Gunning Down Gobblers with the Redring Shotgun Sight
October 01, 2012
Mounting a "red dot" sight on a shotgun isn't new, and there are aiming circles rather than dots that are extremely beneficial in specialized shotgun applications, such as turkey hunting and buckshot use, where the shotgun is aimed rather than pointed. The Redring shotgun sight, however, is a new concept in that it was designed specifically for conventional shotgunning, from clay targets to bird hunting. And, as I was to find out, it works very well for turkey.
The sight is designed to fit on any shotgun with a normal ventilated rib. Spacers are supplied for varying rib widths, and it takes just a minute to move it from one platform to another. The ring is unmistakably bold and easily acquired, with (obviously depending on choke) the diameter essentially equating to a fairly open shotgun pattern at 20 meters.
If you have an eye-dominance issue, Redring allows you to shoot with both eyes open, which is really helpful for moving targets. For beginners (or shooters with problems), that bold red ring offers a defined value for establishing lead: "On this station, stay one full ring ahead of the target."
While it's true that I'm perfectly capable of missing any flying target, I shoot with both eyes open and I know how to break targets (I just don't always do it). With 50 years of shotgunning behind me, it also isn't easy for me to learn new tricks. So as an experiment, I put the Redring on a 20-gauge Beretta and we tried it on my Kansas neighbors Mark Woods and Matt Sutherland's brand-new skeet field.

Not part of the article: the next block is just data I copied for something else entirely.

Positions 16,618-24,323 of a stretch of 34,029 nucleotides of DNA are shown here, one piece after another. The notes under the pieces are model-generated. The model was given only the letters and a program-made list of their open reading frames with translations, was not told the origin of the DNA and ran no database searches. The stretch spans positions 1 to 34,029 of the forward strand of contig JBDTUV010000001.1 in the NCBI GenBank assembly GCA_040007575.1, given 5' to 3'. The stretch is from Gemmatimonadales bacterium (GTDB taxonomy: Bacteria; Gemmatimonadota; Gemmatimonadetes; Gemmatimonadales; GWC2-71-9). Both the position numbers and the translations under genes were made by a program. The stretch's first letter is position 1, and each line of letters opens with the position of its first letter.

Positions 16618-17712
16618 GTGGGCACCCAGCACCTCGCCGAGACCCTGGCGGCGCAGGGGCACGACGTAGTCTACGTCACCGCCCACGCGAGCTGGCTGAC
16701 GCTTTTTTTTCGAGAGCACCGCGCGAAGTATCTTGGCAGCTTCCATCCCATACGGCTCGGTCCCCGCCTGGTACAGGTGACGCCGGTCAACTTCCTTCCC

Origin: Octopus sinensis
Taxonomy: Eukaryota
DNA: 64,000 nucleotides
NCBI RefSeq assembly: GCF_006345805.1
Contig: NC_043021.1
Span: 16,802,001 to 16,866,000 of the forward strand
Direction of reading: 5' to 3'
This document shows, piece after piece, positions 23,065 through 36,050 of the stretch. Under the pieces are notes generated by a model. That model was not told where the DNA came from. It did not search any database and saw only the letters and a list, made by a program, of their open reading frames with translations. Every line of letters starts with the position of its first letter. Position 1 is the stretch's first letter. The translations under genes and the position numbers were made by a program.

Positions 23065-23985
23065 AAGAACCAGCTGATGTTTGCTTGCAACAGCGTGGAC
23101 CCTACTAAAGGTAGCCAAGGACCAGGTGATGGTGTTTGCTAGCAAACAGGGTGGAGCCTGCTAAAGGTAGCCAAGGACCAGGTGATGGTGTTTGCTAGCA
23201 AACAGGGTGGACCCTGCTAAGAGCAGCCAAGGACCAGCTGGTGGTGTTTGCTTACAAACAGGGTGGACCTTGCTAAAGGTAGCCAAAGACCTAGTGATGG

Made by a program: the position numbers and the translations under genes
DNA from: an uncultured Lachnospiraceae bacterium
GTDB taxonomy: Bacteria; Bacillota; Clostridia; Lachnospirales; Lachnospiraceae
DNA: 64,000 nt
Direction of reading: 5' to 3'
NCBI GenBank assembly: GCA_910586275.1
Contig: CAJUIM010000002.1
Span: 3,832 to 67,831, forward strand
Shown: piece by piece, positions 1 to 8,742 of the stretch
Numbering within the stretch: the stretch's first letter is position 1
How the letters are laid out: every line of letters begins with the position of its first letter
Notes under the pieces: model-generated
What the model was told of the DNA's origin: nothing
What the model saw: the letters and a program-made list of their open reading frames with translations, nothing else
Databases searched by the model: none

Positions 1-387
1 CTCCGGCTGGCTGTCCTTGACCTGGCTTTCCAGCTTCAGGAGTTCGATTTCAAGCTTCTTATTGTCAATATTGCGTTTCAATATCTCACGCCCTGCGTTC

Shockingly, we passed the gun back and forth and we could all break targets with it. At first the Redring makes you a bit more deliberate than desirable. Then you get the hang of it, and with both eyes open you are only subconsciously aware of it. It just plain works.
Later I took it off the Beretta and put it on a 12-gauge 3-inch magnum Remington Model 1100 for turkey season. At the pattern board. The 1100's slightly wider rib took a different spacer, but patterns were exactly, perfectly where they should be. When we actually got into the turkey woods, aiming was fast and precise. The Redring was developed and manufactured in Sweden (the country that gave us Aimpoint). I really think the people involved in the project are on to something with this new sight.